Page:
B'Midbar is the first portion of the fourth book of the Torah. The word means "in the wilderness," and "aptly captures the challenges the book describes,” says Professor Tamara Eskenazi.
B'Midbar is the first portion of the fourth book of the Torah. Both this book, and this Torah portion, are known by two names. For many of us, the familiar English name of the book, Numbers, reflects the census that begins the book: We read the names of the male representatives of the tribal clans, each man, “from the age of 20 years up, all those in Israel who are able to bear arms.”
The Hebrew name of the book, B’midbar, in the wilderness, “aptly captures the challenges the book describes.” Professor Tamara Eskenazi teaches, “Wilderness is a place — or time — without orienting landmarks or structure.” This opening portion of this powerful book “charts the journey through a wilderness and attempts to create new structures in this intermediate space for future life in the land.”
Rabbi David Greenstein states that the opening sentence of the portion introduces the first of “a series of seeming opposites,” for God speaks to Moses “in the wilderness of Sinai, in the Tent of Meeting.” In the course of this portion, we will read about exposure and shelter, the named and the unnamed, those who are counted and those who do the counting. Who is included and who is excluded?
The very names of the portion, “Numbers” and “in the wilderness,” amplify the central tension. Freed from slavery, our ancestors are faced with the challenges of navigating a forbidding landscape while creating social institutions that will enable them to live in security.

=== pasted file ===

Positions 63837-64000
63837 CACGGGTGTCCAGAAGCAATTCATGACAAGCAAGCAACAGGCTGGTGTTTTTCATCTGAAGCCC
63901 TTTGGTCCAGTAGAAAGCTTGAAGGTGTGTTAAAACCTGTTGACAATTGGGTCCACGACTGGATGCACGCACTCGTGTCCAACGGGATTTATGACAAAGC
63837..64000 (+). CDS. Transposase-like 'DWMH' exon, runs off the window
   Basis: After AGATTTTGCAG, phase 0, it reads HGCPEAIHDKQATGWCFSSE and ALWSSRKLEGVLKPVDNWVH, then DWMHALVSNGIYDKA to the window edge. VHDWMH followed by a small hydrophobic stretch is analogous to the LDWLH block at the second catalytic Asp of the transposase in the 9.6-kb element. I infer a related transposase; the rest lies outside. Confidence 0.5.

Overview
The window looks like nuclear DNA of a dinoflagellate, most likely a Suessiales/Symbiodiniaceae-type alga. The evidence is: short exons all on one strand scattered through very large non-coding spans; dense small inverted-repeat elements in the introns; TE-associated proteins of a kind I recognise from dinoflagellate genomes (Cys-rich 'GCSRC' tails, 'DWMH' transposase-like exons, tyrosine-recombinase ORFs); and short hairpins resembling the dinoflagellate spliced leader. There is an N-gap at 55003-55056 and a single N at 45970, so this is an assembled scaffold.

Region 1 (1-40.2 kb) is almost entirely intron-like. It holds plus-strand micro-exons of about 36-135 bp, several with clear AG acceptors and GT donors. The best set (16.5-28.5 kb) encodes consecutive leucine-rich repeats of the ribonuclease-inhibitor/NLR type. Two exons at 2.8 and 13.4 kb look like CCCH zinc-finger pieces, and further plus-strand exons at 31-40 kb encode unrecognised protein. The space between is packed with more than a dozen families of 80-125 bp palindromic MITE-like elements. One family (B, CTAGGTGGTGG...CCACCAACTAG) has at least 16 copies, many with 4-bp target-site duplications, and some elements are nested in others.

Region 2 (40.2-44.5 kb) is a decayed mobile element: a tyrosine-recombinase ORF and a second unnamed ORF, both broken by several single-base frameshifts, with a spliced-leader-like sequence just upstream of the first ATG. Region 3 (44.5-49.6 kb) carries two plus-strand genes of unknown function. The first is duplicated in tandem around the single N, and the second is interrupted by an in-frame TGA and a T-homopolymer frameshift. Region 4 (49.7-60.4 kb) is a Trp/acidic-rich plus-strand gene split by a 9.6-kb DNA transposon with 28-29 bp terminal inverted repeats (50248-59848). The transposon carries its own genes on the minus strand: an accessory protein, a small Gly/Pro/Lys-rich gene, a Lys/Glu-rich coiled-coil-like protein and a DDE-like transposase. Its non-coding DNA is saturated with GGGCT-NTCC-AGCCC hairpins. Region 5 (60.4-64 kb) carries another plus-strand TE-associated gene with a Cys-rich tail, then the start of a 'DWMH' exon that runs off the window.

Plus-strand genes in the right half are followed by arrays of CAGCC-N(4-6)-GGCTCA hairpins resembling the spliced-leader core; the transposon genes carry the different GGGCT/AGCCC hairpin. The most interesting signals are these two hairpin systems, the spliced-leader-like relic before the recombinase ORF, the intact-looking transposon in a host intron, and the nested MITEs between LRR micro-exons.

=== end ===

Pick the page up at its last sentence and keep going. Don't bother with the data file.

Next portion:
The naming of the tribes, and the enumeration of their members, becomes the first step towards the elaborate and exacting staging of the tribes’ location in relation to the Tent of Meeting, the community’s sacred center. This ingathering is one important step in nation formation, in creating structures that will sustain the Israelites as they become a free people in their own land.
Like our ancestors, we experience liminality, living in the in-between, at many junctures in our lives. We know the tension between boundless wilderness and confined space, between undifferentiated masses and specific designations of membership. When we change jobs, move to a new city, experience an illness that changes us, or lose a loved one, we may feel that we have entered an uncharted landscape.
When we step into the wild, we find that we need material and spiritual provisions for the journey. If we are fortunate, we discover that entering the unknown is a necessary and potentially fruitful aspect of every journey. We are challenged by the wilderness as we cannot be when we’re in the familiar. Venturing into the unknown, we open ourselves to discovery and reap substantial and surprising insights.
Just as the Torah names the tribal representatives, each of us has the opportunity to count, to matter, during the 49 days that fall between Passover and Shavuot. We number each day of the Omer, discovering the power and promise of each day, knowing that if we stumble today, we will begin anew tomorrow.
Day by day, we count our way from Egypt to Sinai, from slavery to Torah. Our people’s circuitous journey through the uncharted landscape is mirrored by each of our own journeys through these days of counting, as, each year, we trudge towards Shavuot and new understandings of Torah and Judaism.
Perhaps this year, as we make our way through B’midbar and head towards Sinai, we will open ourselves to the wilderness of this transitional time. The Omer can serve as our compass as we make our way towards Sinai, towards new insight, new Torah.
Rabbi Sue Levi Elwell, Ph.D., serves as rabbi for the East District of the Union for Reform Judaism. Email her at: email@example.com.